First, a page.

The Great Train Robbery (1903)



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Movie Info

Director Edwin S. Porter created film history when he completed the 13 sequences for the Great Train Robbery, released in 1903 but based on an 1896 story by Scott Marble. The film's title was also the same as a popular, contemporary stage melodrama. Outstanding for the first parallel development of separate, simultaneous scenes (intercutting), and the first close-up (of an outlaw firing off a shot right at the audience), the Great Train Robbery is among the earliest narrative films with a "Western" setting - although when it was released it was considered a part of the violent crime genre that dominated the movie screens. "Westerns" would come later. The opening scenes show the outlaws holding up the passengers and robbing the mail car in the train, and then they escape on horseback. While the early action is going on, Porter cuts to the telegraph operator who is knocked unconscious, with the train visible through the station window. Then there is a fight on the tender and the train is also visible, and it is shown again on the tracks when the locomotive is unhooked from the rest of the cars, and from the interior when the passengers are robbed - the train constantly provides a point of reference from different perspectives. The telegraph operator regains consciousness after the outlaws have galloped off, and he makes it to the dance hall to get a posse together. In the final sequences, the posse takes off to hunt down the outlaws and the chase is on, ending in the defeat of the robbers. In a total of 12 minutes of screen time, Porter changed the way films were made for all future time, he established several classic Western themes (the chase on horseback, use of the six-shooter), and he took advantage of every known dramatic technique for his day. For example, he modeled segments of his action on current crimes that had been in the news and he exploited the railway subgenre and the public's interest in train travel. The film was successful for years after it was released, a testament to Porter's cinematographic talents.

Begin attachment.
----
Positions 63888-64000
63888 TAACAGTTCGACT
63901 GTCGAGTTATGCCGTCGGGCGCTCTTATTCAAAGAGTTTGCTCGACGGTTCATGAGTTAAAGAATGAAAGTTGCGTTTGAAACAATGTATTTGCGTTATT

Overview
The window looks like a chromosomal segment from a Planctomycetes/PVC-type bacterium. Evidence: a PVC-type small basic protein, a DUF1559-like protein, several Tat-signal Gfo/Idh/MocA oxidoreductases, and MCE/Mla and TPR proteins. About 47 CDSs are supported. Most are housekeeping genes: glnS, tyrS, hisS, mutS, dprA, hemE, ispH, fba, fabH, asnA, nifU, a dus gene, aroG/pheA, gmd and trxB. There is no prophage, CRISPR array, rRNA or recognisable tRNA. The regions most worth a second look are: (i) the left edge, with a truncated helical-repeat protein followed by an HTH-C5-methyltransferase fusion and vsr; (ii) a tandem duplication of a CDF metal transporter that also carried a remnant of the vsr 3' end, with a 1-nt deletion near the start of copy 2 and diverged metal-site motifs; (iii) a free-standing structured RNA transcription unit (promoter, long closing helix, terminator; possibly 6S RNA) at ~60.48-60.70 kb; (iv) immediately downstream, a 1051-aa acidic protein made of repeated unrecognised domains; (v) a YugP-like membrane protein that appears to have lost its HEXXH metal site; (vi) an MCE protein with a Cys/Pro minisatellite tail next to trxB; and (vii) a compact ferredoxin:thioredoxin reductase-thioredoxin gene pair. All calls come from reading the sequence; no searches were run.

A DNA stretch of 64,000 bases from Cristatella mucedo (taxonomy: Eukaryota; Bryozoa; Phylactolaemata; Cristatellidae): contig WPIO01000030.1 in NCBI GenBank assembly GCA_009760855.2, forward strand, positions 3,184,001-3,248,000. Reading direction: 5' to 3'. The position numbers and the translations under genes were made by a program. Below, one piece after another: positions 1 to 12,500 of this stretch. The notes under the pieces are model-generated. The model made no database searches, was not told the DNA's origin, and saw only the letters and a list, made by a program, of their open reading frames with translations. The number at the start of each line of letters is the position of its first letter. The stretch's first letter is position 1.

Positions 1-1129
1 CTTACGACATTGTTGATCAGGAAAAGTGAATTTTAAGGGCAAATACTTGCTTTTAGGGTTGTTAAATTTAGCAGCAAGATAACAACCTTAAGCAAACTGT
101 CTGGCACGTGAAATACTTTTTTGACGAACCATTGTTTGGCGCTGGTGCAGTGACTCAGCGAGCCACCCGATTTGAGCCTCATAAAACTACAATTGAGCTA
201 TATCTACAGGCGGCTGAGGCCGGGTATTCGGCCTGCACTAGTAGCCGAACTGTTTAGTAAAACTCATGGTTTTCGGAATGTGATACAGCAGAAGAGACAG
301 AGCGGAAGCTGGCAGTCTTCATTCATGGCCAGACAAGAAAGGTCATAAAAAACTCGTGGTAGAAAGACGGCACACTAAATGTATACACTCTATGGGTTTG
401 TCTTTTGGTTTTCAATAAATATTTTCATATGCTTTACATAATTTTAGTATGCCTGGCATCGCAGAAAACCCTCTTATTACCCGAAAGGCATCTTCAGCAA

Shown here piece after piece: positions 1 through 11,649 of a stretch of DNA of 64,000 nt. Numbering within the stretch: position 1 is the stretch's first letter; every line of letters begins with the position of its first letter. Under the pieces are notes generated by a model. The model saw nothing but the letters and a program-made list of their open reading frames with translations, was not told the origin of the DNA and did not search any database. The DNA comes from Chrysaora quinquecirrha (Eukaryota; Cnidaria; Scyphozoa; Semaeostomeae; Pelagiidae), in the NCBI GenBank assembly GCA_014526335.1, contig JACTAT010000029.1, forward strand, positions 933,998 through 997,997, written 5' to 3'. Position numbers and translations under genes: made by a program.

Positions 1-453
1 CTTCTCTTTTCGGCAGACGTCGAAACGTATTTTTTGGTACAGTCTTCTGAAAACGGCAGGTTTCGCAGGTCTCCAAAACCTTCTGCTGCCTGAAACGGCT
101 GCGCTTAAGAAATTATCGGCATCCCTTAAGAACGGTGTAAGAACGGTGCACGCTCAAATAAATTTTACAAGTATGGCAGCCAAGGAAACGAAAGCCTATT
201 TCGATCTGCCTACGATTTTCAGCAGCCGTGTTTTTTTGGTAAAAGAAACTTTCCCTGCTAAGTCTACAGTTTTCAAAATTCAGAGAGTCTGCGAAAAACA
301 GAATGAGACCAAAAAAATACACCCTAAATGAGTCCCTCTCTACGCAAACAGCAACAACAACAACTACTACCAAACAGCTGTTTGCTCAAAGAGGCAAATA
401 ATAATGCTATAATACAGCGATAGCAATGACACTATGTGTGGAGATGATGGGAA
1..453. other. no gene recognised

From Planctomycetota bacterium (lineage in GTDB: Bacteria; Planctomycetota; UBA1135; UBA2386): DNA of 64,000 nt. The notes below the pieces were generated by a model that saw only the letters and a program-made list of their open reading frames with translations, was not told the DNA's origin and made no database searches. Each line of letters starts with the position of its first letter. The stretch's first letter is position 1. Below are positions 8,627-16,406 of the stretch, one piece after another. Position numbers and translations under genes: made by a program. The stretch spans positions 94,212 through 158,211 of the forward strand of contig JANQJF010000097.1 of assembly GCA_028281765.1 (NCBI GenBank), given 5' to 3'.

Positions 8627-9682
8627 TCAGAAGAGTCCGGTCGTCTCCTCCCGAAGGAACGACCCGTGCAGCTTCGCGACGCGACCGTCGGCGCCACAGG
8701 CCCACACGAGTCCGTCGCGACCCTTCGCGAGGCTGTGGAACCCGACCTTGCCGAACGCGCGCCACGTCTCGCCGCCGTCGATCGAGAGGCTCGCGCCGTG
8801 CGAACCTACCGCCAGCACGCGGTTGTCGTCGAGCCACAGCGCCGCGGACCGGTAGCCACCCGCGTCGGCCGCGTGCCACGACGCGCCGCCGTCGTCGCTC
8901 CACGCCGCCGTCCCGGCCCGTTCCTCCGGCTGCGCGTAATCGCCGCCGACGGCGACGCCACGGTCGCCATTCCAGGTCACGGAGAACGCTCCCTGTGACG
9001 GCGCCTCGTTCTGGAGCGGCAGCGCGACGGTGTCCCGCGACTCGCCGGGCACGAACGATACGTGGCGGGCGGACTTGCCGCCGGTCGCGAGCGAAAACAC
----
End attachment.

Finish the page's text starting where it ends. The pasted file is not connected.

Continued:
Critic Reviews for The Great Train Robbery

All Critics (6)

This has proved to be the most influential of all the early US films and it was the first to tell a definite story.

Jun 10, 2009 | Full Review…

A landmark in the development of the American film industry and the narrative form.

Jun 10, 2009 | Rating: 3/4 | Full Review…

Must see viewing for this very brief silent film, the first American movie telling a sequenced story.

Mar 21, 2009 | Rating: 4/5

The most widely viewed picture of its time.

May 31, 2007 | Rating: B | Full Review…

One of the milestones in film history was the first narrative film, The Great Train Robbery (1903), directed and photographed by Edwin S. Porter

Aug 23, 2001 | Full Review…

Audience Reviews for The Great Train Robbery

Of more value as a historical document than an entertaintment but fascinating on that level.

jay nixon
jay nixon

Super Reviewer